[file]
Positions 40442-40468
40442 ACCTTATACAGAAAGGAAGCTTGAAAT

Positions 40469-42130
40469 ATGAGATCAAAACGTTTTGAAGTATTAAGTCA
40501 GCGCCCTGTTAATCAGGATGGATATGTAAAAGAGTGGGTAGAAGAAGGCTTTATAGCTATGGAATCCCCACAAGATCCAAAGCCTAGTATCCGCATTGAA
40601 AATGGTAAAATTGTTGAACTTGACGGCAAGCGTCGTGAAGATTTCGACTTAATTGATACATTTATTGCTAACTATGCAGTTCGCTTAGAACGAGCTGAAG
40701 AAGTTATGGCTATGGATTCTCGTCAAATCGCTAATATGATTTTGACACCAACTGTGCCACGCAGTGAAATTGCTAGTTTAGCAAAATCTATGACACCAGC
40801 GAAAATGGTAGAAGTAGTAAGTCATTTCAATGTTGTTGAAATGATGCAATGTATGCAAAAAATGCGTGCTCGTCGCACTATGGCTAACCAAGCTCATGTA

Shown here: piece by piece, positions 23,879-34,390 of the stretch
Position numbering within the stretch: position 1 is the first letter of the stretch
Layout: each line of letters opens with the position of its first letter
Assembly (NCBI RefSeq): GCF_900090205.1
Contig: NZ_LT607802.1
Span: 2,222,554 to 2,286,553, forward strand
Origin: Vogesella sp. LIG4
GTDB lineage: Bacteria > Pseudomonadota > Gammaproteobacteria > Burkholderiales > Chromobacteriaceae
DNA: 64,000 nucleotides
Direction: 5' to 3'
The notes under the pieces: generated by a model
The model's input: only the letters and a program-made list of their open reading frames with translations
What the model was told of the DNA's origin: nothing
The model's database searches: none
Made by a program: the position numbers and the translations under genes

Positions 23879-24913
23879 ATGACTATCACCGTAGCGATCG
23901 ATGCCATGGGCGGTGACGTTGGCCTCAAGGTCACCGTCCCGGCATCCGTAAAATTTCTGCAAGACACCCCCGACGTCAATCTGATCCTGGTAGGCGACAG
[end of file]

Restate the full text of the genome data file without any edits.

Positions 40442-40468
40442 ACCTTATACAGAAAGGAAGCTTGAAAT

Positions 40469-42130
40469 ATGAGATCAAAACGTTTTGAAGTATTAAGTCA
40501 GCGCCCTGTTAATCAGGATGGATATGTAAAAGAGTGGGTAGAAGAAGGCTTTATAGCTATGGAATCCCCACAAGATCCAAAGCCTAGTATCCGCATTGAA
40601 AATGGTAAAATTGTTGAACTTGACGGCAAGCGTCGTGAAGATTTCGACTTAATTGATACATTTATTGCTAACTATGCAGTTCGCTTAGAACGAGCTGAAG
40701 AAGTTATGGCTATGGATTCTCGTCAAATCGCTAATATGATTTTGACACCAACTGTGCCACGCAGTGAAATTGCTAGTTTAGCAAAATCTATGACACCAGC
40801 GAAAATGGTAGAAGTAGTAAGTCATTTCAATGTTGTTGAAATGATGCAATGTATGCAAAAAATGCGTGCTCGTCGCACTATGGCTAACCAAGCTCATGTA

Shown here: piece by piece, positions 23,879-34,390 of the stretch
Position numbering within the stretch: position 1 is the first letter of the stretch
Layout: each line of letters opens with the position of its first letter
Assembly (NCBI RefSeq): GCF_900090205.1
Contig: NZ_LT607802.1
Span: 2,222,554 to 2,286,553, forward strand
Origin: Vogesella sp. LIG4
GTDB lineage: Bacteria > Pseudomonadota > Gammaproteobacteria > Burkholderiales > Chromobacteriaceae
DNA: 64,000 nucleotides
Direction: 5' to 3'
The notes under the pieces: generated by a model
The model's input: only the letters and a program-made list of their open reading frames with translations
What the model was told of the DNA's origin: nothing
The model's database searches: none
Made by a program: the position numbers and the translations under genes

Positions 23879-24913
23879 ATGACTATCACCGTAGCGATCG
23901 ATGCCATGGGCGGTGACGTTGGCCTCAAGGTCACCGTCCCGGCATCCGTAAAATTTCTGCAAGACACCCCCGACGTCAATCTGATCCTGGTAGGCGACAG